Nancy chen looks at how they do it.

Millions of americans are familiar with this robocall scam... "the reason of thi call is to inform you irs is filing a lawsuit against you."

The good news: the better business bureau says complaints about the fake irs call dropped 89% from 2018 to 2019... as people got wise to the con.

But scam artists are now pretending to be from another government agency.

"this call i regarding your social security number.

We found some fraudulent activity under your name."

Machel anderson received a similar call and followed instructions to talk to a representative.

The caller claimed her social security number had been compromised.

In january she told lawmakers on capitol hill what happened.

"this man told m my family was in danger and ss number being used by a powerful drug cartel and they would be watching my every move//to protect our money i need to transfer it to a safe offshore account."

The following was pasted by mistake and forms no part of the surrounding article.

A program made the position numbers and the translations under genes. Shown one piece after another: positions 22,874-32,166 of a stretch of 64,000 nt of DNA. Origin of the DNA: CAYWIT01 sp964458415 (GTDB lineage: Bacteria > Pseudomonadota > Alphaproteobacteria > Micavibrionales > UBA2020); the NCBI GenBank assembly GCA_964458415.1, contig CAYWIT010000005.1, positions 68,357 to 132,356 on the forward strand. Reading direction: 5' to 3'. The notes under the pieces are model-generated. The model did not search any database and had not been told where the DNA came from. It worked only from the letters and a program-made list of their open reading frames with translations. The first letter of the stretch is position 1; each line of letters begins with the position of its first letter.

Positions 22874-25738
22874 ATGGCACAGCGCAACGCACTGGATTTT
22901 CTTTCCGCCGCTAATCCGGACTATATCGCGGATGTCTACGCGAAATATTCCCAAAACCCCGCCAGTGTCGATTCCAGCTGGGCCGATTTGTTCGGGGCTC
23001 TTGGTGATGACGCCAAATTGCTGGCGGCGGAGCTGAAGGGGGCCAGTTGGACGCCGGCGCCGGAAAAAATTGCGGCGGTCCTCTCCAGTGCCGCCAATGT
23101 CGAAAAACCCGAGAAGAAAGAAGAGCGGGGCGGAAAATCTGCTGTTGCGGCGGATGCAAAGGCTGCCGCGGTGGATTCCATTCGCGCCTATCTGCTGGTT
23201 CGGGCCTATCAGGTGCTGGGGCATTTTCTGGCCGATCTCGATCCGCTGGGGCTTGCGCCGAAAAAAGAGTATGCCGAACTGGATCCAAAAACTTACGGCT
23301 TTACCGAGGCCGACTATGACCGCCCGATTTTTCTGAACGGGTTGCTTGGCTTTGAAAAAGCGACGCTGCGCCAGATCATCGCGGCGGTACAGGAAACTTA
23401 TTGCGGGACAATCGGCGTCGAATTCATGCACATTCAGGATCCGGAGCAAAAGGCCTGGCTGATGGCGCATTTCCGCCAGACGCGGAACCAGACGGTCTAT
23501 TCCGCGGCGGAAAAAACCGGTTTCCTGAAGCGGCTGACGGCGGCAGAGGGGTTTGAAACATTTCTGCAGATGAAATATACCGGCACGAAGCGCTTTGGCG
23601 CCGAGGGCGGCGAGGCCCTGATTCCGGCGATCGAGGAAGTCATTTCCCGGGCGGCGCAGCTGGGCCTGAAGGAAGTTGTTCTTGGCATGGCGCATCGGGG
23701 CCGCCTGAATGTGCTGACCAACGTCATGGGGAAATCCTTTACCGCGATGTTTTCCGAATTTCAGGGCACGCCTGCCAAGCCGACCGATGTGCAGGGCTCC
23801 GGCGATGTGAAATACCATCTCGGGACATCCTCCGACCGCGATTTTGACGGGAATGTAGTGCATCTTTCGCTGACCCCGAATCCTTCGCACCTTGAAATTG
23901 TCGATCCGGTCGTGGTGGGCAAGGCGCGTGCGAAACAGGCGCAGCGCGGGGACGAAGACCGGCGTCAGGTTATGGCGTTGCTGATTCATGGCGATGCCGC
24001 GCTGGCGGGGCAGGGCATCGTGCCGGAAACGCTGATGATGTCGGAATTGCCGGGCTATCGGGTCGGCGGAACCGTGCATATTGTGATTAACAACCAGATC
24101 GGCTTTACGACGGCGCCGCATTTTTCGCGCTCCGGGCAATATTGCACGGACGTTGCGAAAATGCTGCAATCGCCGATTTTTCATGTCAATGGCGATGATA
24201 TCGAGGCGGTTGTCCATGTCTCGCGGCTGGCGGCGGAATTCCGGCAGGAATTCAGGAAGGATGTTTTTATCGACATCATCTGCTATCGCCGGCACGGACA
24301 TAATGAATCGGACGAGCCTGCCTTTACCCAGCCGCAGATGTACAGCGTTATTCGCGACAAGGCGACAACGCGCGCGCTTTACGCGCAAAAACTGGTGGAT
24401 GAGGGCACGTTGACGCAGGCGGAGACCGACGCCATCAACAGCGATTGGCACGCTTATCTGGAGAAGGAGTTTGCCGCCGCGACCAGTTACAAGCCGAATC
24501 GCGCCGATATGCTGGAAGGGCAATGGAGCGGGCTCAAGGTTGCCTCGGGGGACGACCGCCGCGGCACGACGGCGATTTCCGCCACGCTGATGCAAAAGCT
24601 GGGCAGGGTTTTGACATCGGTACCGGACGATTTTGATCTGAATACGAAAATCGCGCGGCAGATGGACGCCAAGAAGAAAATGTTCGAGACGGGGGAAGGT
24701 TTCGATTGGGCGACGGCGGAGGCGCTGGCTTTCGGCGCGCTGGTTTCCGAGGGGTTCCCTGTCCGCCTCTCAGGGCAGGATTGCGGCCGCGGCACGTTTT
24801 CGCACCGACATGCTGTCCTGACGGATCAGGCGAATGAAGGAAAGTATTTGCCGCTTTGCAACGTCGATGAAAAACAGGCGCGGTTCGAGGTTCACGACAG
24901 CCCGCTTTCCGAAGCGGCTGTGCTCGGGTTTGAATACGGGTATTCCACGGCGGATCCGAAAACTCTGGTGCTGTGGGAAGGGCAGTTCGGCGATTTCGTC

She wired more than 150 thousand dollars to hong kong before realizing she'd been scammed.

06:45 "socia security does not just call you like that, social security numbers are never suspended."

Steve baker is an investigator with the better business bureau.

A report from the organization says complaints about these calls jumped 410 percent in 2019.

06:33 "i'd be surprised i most people don't get a call from somebody pretending to be social security in the next couple of months, you really have to watch out."

Overall scam calls are down this year.

The pandemic slowed down illegal call centers for a while and the government has been able to stop foreign scam calls from entering the country.

But baker says con artists are resiliant and always find new ways to rip people off.

Nancy chen, cbs news, new york.

Scammers can also spoof phone calls so they appear to be from the social security agency.

Business closures forced by the coronavirus pandemic have taken a tough toll on restaurants across the country.

As chris martinez shows us, some restaurant owners are finding new ways to safely serve their customers.